GAM­ING ‘DAM­AGES BRAIN’

Sunday Territorian - - NEWS - NATASHA BITA

A YOUNG gam­ing ad­dict has suf­fered changes to his brain sim­i­lar to those seen in de­men­tia pa­tients.

The 21-year-old plans to seek pub­lic fund­ing through the Na­tional Dis­abil­ity In­sur­ance Scheme (NDIS) fol­low­ing the neu­ro­log­i­cal re­port.

“I’m brain dam­aged,’’ Oliver, who does not want his sur­name pub­lished, said.

He spent three years as a teenager play­ing the on­line games for seven hours a day, af­ter drop­ping out of school in Year 9.

“I quit in Oc­to­ber 2015 and I haven’t got bet­ter,” Oliver said.

Oliver’s mother Donna said she had spent more than $15,000 on psy­chol­o­gists, psy­chi­a­trists, brain scans and neu­rol­o­gists.

A CT scan of Oliver’s brain last year found re­duced blood flow to the tem­po­ral and frontal lobes, a pat­tern also seen in de­men­tia. But the ra­di­ol­o­gist’s re­port said the symp­toms were not re­lated to Alzheimer’s de­men­tia.

Oliver, who lives near Tam­worth, says he has trou­ble con­trol­ling his emo­tions as a re­sult of the con­stant gam­ing when he was younger and is call­ing for games to carry warn­ings about the chance of ad­dic­tion.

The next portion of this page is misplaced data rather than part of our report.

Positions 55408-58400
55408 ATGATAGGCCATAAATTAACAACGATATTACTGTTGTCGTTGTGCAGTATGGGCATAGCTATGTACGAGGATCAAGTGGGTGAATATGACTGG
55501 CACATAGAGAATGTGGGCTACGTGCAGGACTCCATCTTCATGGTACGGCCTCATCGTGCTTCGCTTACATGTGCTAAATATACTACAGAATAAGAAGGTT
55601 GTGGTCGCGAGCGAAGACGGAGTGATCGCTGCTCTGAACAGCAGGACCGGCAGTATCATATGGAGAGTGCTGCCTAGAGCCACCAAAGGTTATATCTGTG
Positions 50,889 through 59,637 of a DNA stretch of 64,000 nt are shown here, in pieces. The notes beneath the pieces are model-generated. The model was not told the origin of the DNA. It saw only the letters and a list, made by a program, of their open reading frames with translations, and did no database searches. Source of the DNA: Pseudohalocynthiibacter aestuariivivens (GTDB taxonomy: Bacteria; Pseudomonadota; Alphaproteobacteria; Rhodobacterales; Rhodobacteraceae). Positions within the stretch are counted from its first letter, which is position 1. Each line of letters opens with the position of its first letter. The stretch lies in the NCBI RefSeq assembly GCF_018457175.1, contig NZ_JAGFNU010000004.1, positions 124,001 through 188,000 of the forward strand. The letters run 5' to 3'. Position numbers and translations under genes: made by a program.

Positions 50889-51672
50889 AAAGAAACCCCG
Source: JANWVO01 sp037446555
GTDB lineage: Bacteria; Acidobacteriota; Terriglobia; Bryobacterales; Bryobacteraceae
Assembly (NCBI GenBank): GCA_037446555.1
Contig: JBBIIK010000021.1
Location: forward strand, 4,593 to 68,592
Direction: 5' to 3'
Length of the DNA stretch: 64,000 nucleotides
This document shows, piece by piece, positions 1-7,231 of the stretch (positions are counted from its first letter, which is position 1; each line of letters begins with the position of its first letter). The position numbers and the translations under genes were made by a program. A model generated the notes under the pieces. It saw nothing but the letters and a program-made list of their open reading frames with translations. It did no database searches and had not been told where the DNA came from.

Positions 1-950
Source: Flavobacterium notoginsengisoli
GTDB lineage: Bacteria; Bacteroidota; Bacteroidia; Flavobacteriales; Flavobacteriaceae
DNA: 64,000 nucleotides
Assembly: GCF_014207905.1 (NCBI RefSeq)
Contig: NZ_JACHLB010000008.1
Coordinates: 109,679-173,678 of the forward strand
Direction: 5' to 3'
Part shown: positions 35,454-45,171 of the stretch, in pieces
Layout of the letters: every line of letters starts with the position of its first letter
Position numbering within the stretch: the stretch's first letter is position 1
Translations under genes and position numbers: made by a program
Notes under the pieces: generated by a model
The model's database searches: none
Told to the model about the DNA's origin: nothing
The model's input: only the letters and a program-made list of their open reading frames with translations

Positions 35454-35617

“It’s very dis­abling,” he said. “When I get an­gry I can’t re­ally calm my­self down.

“When I did punch a hole in the wall, af­ter­wards I’d be re­ally up­set – it’s as if I wasn’t even re­ally there.’’

Oliver said he quit gam­ing af­ter three years of ob­ses­sively play­ing Minecraft and Team Fortress 2 from the age of 15.

Aus­tralian in­ter­net ad­dic­tion ex­pert and teen psy­chi­atric spe­cial­ist Dr Huu Kim Le, who spe­cialises in in­ter­net gam­ing dis­or­ders, yes­ter­day said gam­ing could af­fect the de­vel­op­ment of teenage brains.

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